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Inside Target, CEO Gregg Steinhafel Struggles to Contain Giant Cybertheft
WSJ ^ | Feb 18, 2014 | Monica Langley

Posted on 02/19/2014 10:58:29 AM PST by ImJustAnotherOkie

How Target Is Working to Manage Crisis After Theft of Credit and Debit Card Numbers From Millions of Customers

MINNEAPOLIS—Executives settled around a square table inside a Target Corp. TGT +1.92% conference room here earlier this month and munched on store-brand snacks as they chewed over something far less appetizing.

Opinion surveys commissioned by the company found that the massive cybertheft that waylaid Target late last year had knocked confidence and trust in the 51-year-old retailer to an all-time low.

Some of the executives were frustrated. Target was having trouble shaking the fallout from a key decision by Chief Executive Gregg Steinhafel that made the crisis appear even worse than it already was.

(Excerpt) Read more at online.wsj.com ...


TOPICS: Business/Economy; Crime/Corruption; Culture/Society
KEYWORDS:
I actually feel for a lot of retailers. They pay the credit card company money to do credit card company's job.

I don't know why retailers should have to keep any information except the transaction ID.

1 posted on 02/19/2014 10:58:29 AM PST by ImJustAnotherOkie
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To: ImJustAnotherOkie

Supposedly the hackers gained access to Target’s systems via an HVAC contractor in Sharpsburg, PA who was a vendor to them.

Some employee at the HVAC firm clicked a link in one of those SPAM emails. The hackers infected that machine, and jumped into it’s connection to Target’s network used for billing and invoicing. And they were off to the races.

Scary to think you not only have to worry about your own company’s IT security, but that of thousands and thousands of vendors, some of whom employ idiots.


2 posted on 02/19/2014 11:07:51 AM PST by Buckeye McFrog
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To: ImJustAnotherOkie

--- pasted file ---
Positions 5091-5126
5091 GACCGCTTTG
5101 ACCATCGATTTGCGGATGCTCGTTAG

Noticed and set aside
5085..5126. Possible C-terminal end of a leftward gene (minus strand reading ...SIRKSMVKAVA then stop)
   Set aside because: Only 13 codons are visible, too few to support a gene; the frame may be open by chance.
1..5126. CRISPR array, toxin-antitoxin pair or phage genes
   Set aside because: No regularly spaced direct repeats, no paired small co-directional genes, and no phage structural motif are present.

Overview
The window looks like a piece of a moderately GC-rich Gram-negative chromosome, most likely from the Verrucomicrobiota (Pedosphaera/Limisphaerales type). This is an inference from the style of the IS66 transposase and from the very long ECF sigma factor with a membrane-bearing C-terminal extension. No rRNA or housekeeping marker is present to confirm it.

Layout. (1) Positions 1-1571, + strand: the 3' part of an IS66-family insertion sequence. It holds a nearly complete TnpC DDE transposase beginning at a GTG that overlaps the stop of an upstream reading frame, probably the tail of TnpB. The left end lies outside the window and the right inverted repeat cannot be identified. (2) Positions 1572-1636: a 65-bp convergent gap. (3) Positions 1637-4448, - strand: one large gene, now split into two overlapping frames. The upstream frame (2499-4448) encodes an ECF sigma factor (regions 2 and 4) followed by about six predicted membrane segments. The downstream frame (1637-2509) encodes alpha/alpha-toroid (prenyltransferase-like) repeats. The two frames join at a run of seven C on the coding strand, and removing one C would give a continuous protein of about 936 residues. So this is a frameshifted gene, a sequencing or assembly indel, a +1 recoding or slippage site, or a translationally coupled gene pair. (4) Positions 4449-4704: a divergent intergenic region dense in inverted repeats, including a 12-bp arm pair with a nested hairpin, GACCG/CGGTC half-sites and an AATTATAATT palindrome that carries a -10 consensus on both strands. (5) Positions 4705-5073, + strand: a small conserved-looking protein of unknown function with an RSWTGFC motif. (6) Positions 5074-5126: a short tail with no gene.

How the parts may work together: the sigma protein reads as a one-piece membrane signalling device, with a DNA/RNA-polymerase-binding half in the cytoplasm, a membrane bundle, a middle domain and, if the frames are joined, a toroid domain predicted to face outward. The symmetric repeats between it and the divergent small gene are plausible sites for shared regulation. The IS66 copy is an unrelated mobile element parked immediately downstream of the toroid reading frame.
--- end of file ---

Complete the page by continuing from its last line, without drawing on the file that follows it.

Retailers have the information from the sale. Many choose to keep it for a myriad of reasons. mostly with knowing more about their customer so they can increase sales.

For example Target can determine a woman is pregnant based on her buying.

In this case that data wouldnt have matter, because the data was stolen at the time of sale from the credit card machine.


3 posted on 02/19/2014 11:08:11 AM PST by driftdiver (I could eat it raw, but why do that when I have a fire.)
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To: ImJustAnotherOkie
Why was Target using fourteen year old
unpatched Microsoft code in every cash register
open to the entire network ?

4 posted on 02/19/2014 11:30:44 AM PST by Uri’el-2012 (Psalm 119:174 I long for Your salvation, YHvH, Your teaching is my delight.)
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To: Buckeye McFrog

It’s Target’s own damn fault for not proactively installing real-time monitoring of their servers. This is what happens when you have incompetent managers. Getting hacked happens to _everyone_. However, getting hacked and taking days upon days to figure out that it happened is just plain bad management. Heads should roll all the way up to the CEO level.

Target should become the poster child for how a company can die.


5 posted on 02/19/2014 11:32:28 AM PST by glorgau
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To: UriĀ’el-2012

Slightly OT but a couple years back doing some side stuff for a decent sized retailer, I saw a red hat Linux cash register.